By their very nature, antidotes and detoxification agents are needed in situations where the health and well-being of the mother are in jeopardy. In nearly all such cases, the mother’s condition will take priority over the safety of the embryo-fetus. Only two of the drugs (ethanol and penicillamine) are known to cause embryo or fetal harm but, for most of these drugs, the reported human pregnancy experience is very limited or absent. Nevertheless, pregnant women should be treated the same way as nonpregnant women.
Activated charcoal prevents absorption of substances from the gut and is no risk to the mother or her pregnancy. Similarly, ipecac syrup, which is used to induce vomiting, is safe in pregnancy.
Several agents are available for the reversal of opioid (natural or synthetic) overdose that is causing respiratory depression and/or marked sedation: naloxone, naltrexone, and nalmefene, a long-acting derivative of naltrexone (plasma half-life about 10 hours). Of the three agents, naloxone is the one for which there is the most human pregnancy experience. It has no intrinsic respiratory depressive activity or other narcotic effects of its own. All of these agents can be used in pregnancy for acute narcotic overdose.
Acetylcysteine is used to prevent or lessen hepatic injury following the ingestion of potentially hepatic toxic doses of acetaminophen. The antidote is not teratogenic or embryo toxic, and limited human pregnancy data have not shown fetal toxicity. After IV administration, acetylcysteine crosses the placenta in sufficient amounts to achieve protective serum levels in the fetus.
Potentially life-threatening digoxin overdose can be treated with IV digoxin immune Fab (ovine). The use of the agent has been reported in 44 pregnancies, but none of the cases involved digitalis overdose (all women had severe preeclampsia). No fetal harm secondary to the drug was observed.
Flumazenil is indicated for the reversal of benzodiazepine overdose. The drug is not teratogenic or embryo-fetal toxic in animals at systemic exposures near those obtained in humans. Based on very limited data, it appears to cross the human placenta and to reverse the depressive effects of benzodiazepines on the fetus.
Fomepizole is used for the treatment of ethylene glycol or methanol ingestion. It inhibits alcohol dehydrogenase, an enzyme that catalyzes the oxidation of the two chemicals to their toxic metabolites. The drug was not teratogenic in mice, but only one case of human pregnancy exposure has been reported, and the pregnancy outcome was unknown. Ethanol also has been used for poisonings with these two chemicals. Although the fetal effects of this short-term (24-48 hours) use have not been studied, neurotoxicity is a potential complication.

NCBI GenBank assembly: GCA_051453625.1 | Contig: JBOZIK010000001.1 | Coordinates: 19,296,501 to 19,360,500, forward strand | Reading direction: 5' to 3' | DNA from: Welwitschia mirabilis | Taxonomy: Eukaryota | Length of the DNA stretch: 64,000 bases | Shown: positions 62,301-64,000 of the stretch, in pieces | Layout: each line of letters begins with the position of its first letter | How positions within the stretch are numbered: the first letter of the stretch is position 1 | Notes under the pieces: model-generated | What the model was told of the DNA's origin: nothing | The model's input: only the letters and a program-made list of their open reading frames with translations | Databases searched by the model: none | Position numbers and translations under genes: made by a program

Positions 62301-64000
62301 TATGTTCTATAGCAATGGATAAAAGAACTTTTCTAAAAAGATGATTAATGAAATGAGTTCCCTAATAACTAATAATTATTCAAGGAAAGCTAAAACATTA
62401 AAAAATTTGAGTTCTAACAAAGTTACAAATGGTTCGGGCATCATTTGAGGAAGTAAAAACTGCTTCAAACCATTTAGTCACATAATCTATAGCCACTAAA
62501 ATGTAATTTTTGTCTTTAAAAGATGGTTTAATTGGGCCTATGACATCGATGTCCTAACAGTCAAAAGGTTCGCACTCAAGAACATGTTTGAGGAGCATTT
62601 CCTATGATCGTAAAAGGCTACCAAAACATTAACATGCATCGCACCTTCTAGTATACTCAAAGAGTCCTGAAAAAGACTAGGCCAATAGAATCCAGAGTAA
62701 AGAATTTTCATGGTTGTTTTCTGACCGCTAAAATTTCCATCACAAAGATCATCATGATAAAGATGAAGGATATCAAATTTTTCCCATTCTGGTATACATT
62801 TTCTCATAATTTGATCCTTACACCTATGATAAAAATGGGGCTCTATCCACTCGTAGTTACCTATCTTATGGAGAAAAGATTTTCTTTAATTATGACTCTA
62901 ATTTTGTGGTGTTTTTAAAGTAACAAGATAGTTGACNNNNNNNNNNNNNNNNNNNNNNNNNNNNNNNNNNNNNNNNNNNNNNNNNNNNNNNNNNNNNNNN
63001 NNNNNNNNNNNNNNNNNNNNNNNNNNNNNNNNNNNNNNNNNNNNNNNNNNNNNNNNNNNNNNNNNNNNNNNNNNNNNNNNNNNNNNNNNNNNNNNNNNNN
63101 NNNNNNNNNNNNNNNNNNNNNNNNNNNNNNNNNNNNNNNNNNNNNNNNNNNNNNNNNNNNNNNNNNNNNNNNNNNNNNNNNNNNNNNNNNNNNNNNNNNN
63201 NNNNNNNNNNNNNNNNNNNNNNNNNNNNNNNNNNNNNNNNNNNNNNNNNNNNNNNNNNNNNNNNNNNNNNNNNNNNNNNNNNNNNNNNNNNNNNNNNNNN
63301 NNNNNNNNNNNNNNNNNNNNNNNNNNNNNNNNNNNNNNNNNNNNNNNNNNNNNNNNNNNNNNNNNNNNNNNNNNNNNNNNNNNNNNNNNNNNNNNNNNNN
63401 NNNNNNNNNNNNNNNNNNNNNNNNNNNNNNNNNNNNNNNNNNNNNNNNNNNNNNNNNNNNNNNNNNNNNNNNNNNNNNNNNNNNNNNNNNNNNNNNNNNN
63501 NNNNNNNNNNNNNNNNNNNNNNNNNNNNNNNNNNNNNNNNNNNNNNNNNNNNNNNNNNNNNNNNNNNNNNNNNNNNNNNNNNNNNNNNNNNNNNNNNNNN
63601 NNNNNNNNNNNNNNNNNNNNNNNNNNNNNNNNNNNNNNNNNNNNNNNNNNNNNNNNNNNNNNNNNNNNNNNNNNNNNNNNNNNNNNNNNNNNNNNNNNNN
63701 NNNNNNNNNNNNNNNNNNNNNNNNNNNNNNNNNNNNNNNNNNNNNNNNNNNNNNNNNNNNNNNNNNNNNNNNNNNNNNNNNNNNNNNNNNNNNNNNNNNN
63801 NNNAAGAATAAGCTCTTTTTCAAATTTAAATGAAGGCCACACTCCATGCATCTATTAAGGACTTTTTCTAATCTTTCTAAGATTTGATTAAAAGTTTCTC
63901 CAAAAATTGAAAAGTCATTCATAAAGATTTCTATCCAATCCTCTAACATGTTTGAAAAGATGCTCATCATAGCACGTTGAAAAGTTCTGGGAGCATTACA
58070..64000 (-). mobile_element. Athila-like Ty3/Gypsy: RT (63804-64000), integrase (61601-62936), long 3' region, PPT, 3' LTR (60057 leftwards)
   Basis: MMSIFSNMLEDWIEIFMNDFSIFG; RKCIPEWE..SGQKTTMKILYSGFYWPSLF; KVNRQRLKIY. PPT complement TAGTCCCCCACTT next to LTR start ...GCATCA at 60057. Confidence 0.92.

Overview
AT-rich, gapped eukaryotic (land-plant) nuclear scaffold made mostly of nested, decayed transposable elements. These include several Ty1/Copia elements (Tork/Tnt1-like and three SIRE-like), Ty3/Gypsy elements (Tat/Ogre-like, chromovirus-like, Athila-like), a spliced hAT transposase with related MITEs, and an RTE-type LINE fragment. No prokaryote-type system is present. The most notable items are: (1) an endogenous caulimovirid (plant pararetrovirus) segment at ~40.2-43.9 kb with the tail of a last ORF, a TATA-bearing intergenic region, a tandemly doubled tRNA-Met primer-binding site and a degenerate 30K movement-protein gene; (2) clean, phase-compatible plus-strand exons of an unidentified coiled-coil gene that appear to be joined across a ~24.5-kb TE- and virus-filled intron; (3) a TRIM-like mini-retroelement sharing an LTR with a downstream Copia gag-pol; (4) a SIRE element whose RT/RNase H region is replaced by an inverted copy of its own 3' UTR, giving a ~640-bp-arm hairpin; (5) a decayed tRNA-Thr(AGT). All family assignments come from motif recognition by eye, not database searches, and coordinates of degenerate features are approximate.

Glucarpidase is indicated for the treatment of toxic plasma methotrexate levels. It converts methotrexate to inactive metabolites. There are no reports of its use in human or animal pregnancies. Human reports are unlikely because methotrexate is contraindicated in pregnancy.
There are six agents available to treat heavy metal (arsenic, gold, iron, lead, and mercury) intoxication: deferasirox (iron), deferoxamine (iron), dimercaprol (arsenic, gold, lead, and mercury), edetate calcium disodium (lead), penicillamine (copper and mercury), and succimer (lead).
Deferasirox is indicated for chronic iron overload due to blood transfusions. Three reports have described its use in the first half of pregnancy without embryo or fetal harm. Deferoxamine is used for the treatment of both acute and chronic iron overload. Although the drug causes toxicity in two animal species, the human pregnancy experience is substantial, and no embryo or fetal adverse effects attributable to the agent have been reported. Dimercaprol (British anti-Lewisite; BAL) is used for the treatment of arsenic, gold, and acute mercury poisoning (not effective for chronic mercury poisoning). It is also combined with edetate calcium disodium for lead poisoning. High doses are embryotoxic and teratogenic in mice. The published human pregnancy experience is limited and all involved exposures after the first trimester. High levels of arsenic or lead were found in the newborns in two cases.
Edetate calcium disodium forms stable chelates with a number of metals, but it is primarily used for lead overdose, either alone or in combination with dimercaprol. There are only a few reports of its use in human pregnancy, all occurring late in gestation. A potential complication of therapy is maternal hypotension that could jeopardize placental perfusion. The agent also chelates zinc, resulting in zinc deficiency. This mechanism was thought to be involved in the teratogenic effects seen in animals.
Penicillamine has been used in mercury poisoning (one report), in addition to its indication as a chelating agent for copper in the treatment of Wilson’s disease. Exposure in the first trimester is related to a risk of connective tissue anomalies, primarily cutis laxa. Succimer (dimercaptosuccinic acid; DMSA) has been used for lead, arsenic, mercury, and cadmium poisoning. It also chelates zinc quite effectively. The agent is toxic and/or teratogenic in mice and rats, but some of the effects may have been secondary to zinc deficiency. Because of the complete absence of human pregnancy experience, antidotes other than succimer probably are preferable.